A popular archetype in western culture is that of the poor little rich kid – someone who was raised in such abundant wealth and opulence that we actually pity their existence since their concept of reality is so stunted that they’ll never grasp what it is to face life as a regular person. The PLRK creates crises out of seemingly insignificant and trivial things because they’ve never had to face actual problems and their idea of difficulty is skewed.
You don’t have to descend from moneyed elites to have elements of this personality. Today, perhaps more than ever, our problems are quite insignificant. Our grandparents and great-grandparents faced down actual existential threats like famines, wars and pestilence. We complain when the next version of our favorite mobile device isn’t available and we have to drive 10 extra miles to the only shop that has one. Or moan about having to sit in the middle seat on a flight from Miami to New York when the same trip would’ve taken our grandparents days to make.
Gratitude can change your life, but not just being grateful on its own. After all, someone who is used to luxury might have a much higher standard of gratitude than you or I. The kind of gratitude that makes life beautiful is the kind that is based on recognizing the basic abundance inherent in our lives. Things like having friends, being healthy, having a roof over our heads, being able to live in relative safety, etc. These are the things that go completely unnoticed by some, or even most, people. And yet they are powerful examples of things for which we can be thankful on a daily basis.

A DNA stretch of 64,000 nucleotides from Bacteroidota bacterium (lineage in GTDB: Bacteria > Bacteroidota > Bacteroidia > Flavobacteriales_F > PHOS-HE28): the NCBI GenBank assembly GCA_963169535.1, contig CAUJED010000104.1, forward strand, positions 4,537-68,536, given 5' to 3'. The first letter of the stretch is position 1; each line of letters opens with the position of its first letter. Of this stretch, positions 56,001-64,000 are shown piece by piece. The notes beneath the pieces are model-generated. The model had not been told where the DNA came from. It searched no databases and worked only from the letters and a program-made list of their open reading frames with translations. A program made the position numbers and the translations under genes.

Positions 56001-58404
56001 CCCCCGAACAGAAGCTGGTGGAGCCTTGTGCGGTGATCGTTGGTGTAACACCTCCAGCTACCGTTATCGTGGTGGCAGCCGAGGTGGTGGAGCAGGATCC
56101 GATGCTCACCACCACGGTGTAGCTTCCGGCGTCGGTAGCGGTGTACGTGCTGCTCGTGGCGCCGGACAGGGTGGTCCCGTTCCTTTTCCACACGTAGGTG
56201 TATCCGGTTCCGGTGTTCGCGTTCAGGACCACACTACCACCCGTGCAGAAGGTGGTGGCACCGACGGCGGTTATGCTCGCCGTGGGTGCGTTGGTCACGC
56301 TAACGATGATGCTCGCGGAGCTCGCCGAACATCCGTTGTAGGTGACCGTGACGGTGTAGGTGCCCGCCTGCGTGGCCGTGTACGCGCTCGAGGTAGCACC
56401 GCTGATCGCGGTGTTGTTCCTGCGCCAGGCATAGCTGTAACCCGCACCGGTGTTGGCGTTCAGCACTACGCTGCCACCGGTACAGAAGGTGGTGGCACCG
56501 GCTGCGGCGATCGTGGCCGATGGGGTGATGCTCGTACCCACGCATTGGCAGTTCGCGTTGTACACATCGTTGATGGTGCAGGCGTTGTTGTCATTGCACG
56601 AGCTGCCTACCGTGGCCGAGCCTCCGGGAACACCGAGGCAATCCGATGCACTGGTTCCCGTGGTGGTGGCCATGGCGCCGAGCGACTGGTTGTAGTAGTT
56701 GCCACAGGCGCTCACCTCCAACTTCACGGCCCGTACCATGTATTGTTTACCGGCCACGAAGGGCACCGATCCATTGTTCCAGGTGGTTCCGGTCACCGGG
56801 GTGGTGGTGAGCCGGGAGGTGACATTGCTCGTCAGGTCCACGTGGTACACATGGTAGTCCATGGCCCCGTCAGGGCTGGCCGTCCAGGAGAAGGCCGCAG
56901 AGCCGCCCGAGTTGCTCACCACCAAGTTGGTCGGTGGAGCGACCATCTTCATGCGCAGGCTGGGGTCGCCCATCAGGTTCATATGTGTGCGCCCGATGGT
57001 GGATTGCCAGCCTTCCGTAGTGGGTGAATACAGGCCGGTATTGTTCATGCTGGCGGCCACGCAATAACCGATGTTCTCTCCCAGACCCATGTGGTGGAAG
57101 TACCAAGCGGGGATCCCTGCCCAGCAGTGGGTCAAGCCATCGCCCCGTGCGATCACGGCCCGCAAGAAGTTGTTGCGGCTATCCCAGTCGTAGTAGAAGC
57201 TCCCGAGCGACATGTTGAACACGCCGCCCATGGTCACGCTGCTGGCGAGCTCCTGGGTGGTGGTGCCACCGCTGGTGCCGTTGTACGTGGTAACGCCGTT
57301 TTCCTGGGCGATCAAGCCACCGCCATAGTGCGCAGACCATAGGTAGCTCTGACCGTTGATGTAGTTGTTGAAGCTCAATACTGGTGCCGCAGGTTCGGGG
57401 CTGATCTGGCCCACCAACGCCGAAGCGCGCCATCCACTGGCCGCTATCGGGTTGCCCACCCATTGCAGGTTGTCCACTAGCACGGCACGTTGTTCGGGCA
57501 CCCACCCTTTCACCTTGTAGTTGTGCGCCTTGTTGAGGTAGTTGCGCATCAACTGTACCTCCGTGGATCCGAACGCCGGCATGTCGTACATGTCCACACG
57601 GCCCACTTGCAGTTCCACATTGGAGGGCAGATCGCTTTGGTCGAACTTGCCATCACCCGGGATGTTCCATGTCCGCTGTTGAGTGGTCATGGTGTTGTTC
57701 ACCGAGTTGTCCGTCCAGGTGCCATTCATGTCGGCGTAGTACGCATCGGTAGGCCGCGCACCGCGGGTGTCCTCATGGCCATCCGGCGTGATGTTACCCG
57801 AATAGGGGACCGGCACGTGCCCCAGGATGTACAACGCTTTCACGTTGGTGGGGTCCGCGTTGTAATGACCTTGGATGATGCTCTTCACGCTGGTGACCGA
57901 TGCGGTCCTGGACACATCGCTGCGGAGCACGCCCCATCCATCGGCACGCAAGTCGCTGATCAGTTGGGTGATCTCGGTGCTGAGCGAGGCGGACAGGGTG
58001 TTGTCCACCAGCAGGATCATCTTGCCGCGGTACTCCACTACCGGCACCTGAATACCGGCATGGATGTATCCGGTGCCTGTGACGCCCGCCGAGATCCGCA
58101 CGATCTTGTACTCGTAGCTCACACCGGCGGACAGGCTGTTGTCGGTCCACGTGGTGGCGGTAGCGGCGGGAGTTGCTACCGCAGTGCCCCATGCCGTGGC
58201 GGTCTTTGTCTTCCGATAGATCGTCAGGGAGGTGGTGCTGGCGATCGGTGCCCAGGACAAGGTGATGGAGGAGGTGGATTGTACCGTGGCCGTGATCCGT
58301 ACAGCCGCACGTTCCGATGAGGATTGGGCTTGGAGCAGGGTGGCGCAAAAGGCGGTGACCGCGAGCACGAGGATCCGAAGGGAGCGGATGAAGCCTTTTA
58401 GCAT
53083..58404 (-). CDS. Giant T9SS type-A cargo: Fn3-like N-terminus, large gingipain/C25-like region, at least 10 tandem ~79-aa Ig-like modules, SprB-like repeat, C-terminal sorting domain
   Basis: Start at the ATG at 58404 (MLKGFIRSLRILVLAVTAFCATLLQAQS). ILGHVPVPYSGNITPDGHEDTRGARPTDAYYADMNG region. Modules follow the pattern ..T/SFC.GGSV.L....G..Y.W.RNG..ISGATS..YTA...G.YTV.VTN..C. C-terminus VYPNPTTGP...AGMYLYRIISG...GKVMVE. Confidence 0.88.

Expressing gratitude for what we have or openly toward others is a kind of exercise in taking note. Literally, some people take notes in gratitude journals of five (or more) things each day that made their life worth living. What’s interesting is that, when you get past the initial stuff, you’re left with the simple things that are so seemingly insignificant that they would otherwise go unrecorded. Pro Tip: these are things things that actually matter.
When you grow aware of the simple things in life and how extraordinarily blessed you are by them, it becomes more and more obvious that we never really had to endure and emerge from abject suffering in order to be thankful. And when you become aware of those things for which to be grateful, your life takes on a blessed state; you begin to open your heart to the nature of natural and effortless abundance.